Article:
I know this is a bit late and I apologize to those of you who may have been waiting. I did finally get to sit down with the wine list to share my thoughts on Petit Louis with you!
Last Thursday I had a chance to attend my first blogger event, and it was a good one! HoCo Blogs teamed up with Petit Louis to put on an event to celebrate the opening of their outdoor patio space. I rounded up a couple friends and Patrick and we had a great time sampling some of the restaurant’s amazing house wines and small munchies. I was having too much fun to remember to take too many pics but I’ll share the few I did take!
We had the opportunity to try four of Petit Louis’ house wines, all of which were delicious. The first was a bordeaux blanc (Chateau Reynon “Cuvee de Louis” 2012). It was delicious, not too dry and went well with the salty waffle chips, olives and the passed terrine (a duck and chicken pate, picture below) with mustard on a baguette. The second wine, a Chablis (Domaine Verget “Terre de Pierres” 2011), was probably my favorite and would be great for summer drinking on their patio. It was a chardonnay, but tasted more like a vino verde to me, much more crisp, acidic and dry than your typical chardonnay.
The third wine was a rose, Coteau D’aix en Provence’s, Cammanderie de la Bargemone Rose, 2013. For those who like the traditional white zinfandel, this is not your typical American sugary rose, and is fairly dry, but smelled deliciously fruity and would hold up better to the dinner and lunch fare served at Petit Louis (a quick Google search suggests that you could probably buy a bottle of this for $15 or less and it’s one of the commonly recommended affordable rose wines, something to keep in mind if you’re a fan!).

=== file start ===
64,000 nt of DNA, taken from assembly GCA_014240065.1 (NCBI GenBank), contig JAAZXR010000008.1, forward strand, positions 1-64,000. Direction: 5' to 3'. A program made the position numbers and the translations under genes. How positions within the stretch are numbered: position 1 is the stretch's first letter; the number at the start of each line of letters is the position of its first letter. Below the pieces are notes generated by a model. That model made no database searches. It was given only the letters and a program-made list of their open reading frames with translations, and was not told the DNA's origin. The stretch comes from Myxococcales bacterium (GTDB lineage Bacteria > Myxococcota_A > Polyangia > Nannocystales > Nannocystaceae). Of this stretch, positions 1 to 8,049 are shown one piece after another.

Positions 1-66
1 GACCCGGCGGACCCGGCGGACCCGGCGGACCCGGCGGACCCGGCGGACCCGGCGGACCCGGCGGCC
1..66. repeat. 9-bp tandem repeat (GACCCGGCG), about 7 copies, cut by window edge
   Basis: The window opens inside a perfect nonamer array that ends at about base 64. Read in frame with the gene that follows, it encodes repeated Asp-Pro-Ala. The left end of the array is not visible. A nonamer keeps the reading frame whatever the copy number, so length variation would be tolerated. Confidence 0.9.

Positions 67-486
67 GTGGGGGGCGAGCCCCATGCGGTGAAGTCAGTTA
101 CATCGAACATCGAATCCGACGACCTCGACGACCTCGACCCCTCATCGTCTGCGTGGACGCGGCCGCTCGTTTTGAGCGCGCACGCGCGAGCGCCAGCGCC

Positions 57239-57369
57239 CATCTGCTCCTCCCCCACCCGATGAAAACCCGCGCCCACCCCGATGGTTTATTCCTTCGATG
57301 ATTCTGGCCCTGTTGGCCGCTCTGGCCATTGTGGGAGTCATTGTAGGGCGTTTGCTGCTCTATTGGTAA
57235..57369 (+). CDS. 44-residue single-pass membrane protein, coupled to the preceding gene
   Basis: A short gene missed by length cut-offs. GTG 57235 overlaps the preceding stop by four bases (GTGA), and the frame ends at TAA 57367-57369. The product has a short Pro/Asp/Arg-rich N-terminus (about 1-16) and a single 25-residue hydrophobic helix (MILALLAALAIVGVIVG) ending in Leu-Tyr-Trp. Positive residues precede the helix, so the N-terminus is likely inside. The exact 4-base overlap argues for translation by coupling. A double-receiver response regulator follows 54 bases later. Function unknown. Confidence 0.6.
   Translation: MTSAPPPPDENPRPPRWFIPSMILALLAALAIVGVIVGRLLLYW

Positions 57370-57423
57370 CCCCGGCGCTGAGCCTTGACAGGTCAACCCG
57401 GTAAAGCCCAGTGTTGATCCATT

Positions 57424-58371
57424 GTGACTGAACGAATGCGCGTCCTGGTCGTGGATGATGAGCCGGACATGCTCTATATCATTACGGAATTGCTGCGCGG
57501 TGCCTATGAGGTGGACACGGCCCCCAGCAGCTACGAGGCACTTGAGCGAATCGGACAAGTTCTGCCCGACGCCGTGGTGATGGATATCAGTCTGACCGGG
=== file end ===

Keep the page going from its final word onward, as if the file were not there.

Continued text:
Our final tasting was of a red, Beaujolais Villlages’ Setphan Aviron, 2013. I’m typically not a big red fan, and often only find myself enjoying Italian reds (Nebbiolos in particular), but this was pretty tasty, and I might consider ordering it to pair with one of the richer and heavier menu items.
We also had the chance to sample gruyere puffs, a bite of endive filled with pickled beets and goat cheese, and a selection of cookies and macaroons, all delicious (unfortunately for you all, I was having too much fun at that point to remember to take any photos). I’m fairly certain that everything that comes out of that pastry kitchen is delicious—you can try most of their goodies in the Comptoir next door to the restaurant.
Not only were the food and wine excellent, but the service was wonderful. The wait staff and sommelier were happy to answer all the questions we had about the food and wine, and the bartenders seemed more than happy to serve and chat (as any good bartender should). As the weather continues to improve, this area by the lake will probably be the place to be in Columbia, and a meal on Petit Louis’ patio space is a great way to enjoy the weather while people watching, or perhaps to cap off an afternoon on the lake in a rented paddle boat!